Genital Warts and HPV: Diagnosis, Treatment, and More

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Human papillomavirus (HPV) is a collection of 150 different types of viruses, according to the Centers for Disease Control and Prevention (CDC). Some of these viruses cause cancer in both men and women, including cervical cancer and some oral cancers. Other types of HPV can cause genital warts — growths around the anus, vulva, penis, or vagina.

HPV is the most common sexually transmitted infection (STI) in the United States. There are 14 million people infected every year in the United States alone. In fact, it’s so common that almost everyone will get HPV at some point if they haven’t vaccinated, according to the CDC.

The virus is spread through sexual contact, like oral, anal, or vaginal sex. However, it can also be spread with just skin-to-skin contact, according to the American College of Obstetricians and Gynecologists (ACOG). It can be spread even if the person you’re having sex with does not have any symptoms. In fact, you may have HPV and not know it for years.

What are genital warts?

HPV is so named because of the warts or papillomas that form with some types of the virus. These growths of tissue can appear years after you have been infected. The actual warts can be big or small, raised or flat, and even cauliflower-like in shape. They are not painful in general, or to the touch, which can lead some people to discount them. Your doctor or nurse will usually make a diagnosis by looking at them during an exam.

In women, the most common places to find these warts include the labia, the vagina, and the anus. The warts may be flesh-colored or slightly discolored, and the texture may be slightly rough. Men may have warts on their penis or inside or around their anus.

Treatments for genital warts

There are treatments available for genital warts. These can include topical medications applied over the course of several months, like imiquimod and podophyllotoxin. These medications provoke an immune response to treat the warts and kill the infected tissue.

Surgical treatment of warts is often only used for more complex cases, depending on where the warts are located (for example, if they're in an area like the urethra or cover areas too large to be treated with medications alone), whether they have other cancerous signs, and whether they've been resistant to medical therapy.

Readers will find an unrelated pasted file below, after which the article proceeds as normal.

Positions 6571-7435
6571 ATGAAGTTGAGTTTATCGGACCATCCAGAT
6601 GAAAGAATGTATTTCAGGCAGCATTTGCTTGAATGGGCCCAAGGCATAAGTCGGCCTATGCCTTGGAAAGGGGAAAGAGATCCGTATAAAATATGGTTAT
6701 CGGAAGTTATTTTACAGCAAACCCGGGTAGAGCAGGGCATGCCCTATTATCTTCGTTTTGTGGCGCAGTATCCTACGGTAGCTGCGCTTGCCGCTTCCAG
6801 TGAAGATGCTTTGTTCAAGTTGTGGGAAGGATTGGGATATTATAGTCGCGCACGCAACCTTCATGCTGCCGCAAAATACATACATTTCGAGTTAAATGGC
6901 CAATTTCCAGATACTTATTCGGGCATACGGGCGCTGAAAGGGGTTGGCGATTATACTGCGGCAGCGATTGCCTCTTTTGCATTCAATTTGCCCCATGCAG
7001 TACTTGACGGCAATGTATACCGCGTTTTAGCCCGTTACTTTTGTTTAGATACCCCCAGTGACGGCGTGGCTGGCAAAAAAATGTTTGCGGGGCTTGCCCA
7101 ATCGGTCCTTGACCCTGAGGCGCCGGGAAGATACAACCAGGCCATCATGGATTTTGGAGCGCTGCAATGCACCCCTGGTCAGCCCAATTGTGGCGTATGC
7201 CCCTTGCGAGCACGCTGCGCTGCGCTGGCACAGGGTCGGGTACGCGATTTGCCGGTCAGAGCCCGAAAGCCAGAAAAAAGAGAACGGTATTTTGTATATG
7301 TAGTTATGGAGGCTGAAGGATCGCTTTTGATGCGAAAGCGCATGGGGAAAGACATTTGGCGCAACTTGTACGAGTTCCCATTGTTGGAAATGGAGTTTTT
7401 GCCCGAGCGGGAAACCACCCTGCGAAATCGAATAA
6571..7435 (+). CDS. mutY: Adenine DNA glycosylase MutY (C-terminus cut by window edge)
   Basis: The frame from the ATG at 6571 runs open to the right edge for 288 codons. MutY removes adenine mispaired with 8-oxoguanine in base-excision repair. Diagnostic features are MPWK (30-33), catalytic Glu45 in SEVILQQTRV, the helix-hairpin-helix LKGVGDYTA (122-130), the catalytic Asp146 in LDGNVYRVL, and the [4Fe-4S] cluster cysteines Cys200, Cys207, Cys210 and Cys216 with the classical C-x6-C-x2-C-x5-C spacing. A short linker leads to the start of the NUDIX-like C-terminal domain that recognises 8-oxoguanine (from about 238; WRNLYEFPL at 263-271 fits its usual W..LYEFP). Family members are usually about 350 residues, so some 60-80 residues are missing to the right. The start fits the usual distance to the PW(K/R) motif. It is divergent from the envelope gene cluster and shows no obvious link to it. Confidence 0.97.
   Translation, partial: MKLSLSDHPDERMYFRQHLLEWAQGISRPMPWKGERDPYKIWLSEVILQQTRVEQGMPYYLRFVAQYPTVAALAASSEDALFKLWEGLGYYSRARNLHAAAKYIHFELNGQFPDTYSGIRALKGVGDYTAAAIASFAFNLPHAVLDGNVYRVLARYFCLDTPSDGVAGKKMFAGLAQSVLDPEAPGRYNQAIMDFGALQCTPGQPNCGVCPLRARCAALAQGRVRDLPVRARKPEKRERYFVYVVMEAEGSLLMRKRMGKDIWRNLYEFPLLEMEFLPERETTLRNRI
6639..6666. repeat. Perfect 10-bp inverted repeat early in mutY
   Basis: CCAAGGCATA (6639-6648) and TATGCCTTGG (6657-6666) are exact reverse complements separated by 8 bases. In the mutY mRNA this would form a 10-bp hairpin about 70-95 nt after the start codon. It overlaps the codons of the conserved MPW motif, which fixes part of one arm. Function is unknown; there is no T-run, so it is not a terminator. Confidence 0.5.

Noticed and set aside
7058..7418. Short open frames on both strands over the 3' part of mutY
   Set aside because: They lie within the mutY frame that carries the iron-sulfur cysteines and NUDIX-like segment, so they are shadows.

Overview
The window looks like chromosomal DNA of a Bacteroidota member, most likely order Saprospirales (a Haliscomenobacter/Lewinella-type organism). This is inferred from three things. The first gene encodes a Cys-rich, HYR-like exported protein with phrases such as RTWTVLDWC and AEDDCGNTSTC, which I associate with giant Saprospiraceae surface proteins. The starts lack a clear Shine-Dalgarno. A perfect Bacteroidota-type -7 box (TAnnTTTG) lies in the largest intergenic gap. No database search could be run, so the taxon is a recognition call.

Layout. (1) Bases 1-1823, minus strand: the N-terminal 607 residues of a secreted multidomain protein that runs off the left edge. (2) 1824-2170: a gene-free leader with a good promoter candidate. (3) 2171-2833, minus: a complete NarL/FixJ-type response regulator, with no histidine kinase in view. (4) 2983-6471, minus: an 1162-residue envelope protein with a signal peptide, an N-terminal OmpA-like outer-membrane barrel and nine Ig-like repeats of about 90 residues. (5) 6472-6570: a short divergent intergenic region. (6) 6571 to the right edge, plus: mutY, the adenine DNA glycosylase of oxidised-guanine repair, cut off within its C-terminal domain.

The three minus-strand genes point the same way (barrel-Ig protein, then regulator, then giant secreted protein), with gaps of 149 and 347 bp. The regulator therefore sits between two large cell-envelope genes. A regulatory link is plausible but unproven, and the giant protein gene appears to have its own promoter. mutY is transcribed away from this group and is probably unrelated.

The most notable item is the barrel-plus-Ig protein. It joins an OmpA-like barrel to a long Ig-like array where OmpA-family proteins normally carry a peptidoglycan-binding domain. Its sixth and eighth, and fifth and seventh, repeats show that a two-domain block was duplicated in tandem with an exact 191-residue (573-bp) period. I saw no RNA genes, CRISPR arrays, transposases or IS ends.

There are various types of surgical treatments available. For example, cryotherapy (freezing the warts) can be done in the office. However, you will usually go to the operating room and use some form of anesthesia for cautery (burning the warts), excision (cutting the warts), or laser treatments (light energy to destroy the warts). Each of these methods is slightly different and used in different cases. Your doctor can explain the choices and help you understand which is best for your case.

Even with treatment, the warts may come back again. This is because the doctor can only treat what is seen, and sometimes the virus is not active during the time of treatment. For this reason, some patients will choose not to treat the warts.

The emotional impact of genital warts

No one is thrilled to learn they have genital warts. It can be distressing to try to figure out when and how you were infected. Some research has found that having genital warts can increase women’s risk of having a lower health-related quality of life. It can also impact the sexual activity of those infected; however, women were more likely to be impacted and the level of impact depended on their age, the number of warts, and relationship status.

One study showed that only about 81 percent of men diagnosed with genital warts sought treatment. Because men were less likely to experience a negative impact on their quality of life, they were more likely to spread HPV rather than seek treatment, often due to embarrassment.

Protecting yourself from genital warts: The HPV vaccine

The best way to treat genital warts is to avoid HPV, and, luckily, there is a clear way to reduce your risk of getting the virus. Since 2006, there have been HPV vaccines available. These vaccines are considered safe and effective at preventing the transmission of HPV. Generally, vaccines are used for men and women between the ages of 9 and 26. The number of shots in a series to help prevent HPV varies based on your age.

Because there are many types of HPV, it’s important to know that the vaccinations are aimed at specific viruses that create the most risk of cancer along with the types that cause the most cases of genital warts. For example, the most recent vaccine, Gardasil 9, protects against seven high-risk cancer-causing types along with the two types that cause 90 percent of genital warts cases, according to the American Cancer Society.

The side effects related to the vaccination are fairly typical of any vaccine, according to the CDC. They can include:

  • Pain or redness at the site of the injection
  • Tiredness
  • Headache
  • Nausea
  • Muscle or joint pain
  • Fever

Doctors also recommend that you limit the number of sexual partners you have and wear male or female condoms when having sex, according to ACOG. They also acknowledge that this will not be 100 percent effective at preventing the spread of HPV. Additionally, the World Health Organization recommends circumcision for men as a preventive measure.

In the end, it’s important to realize that STIs like HPV are rampant. You don’t know who is and who is not infected simply by looking. This means that you should consider long-term protection with the use of one of the HPV vaccines, and always use condoms during sexual activity.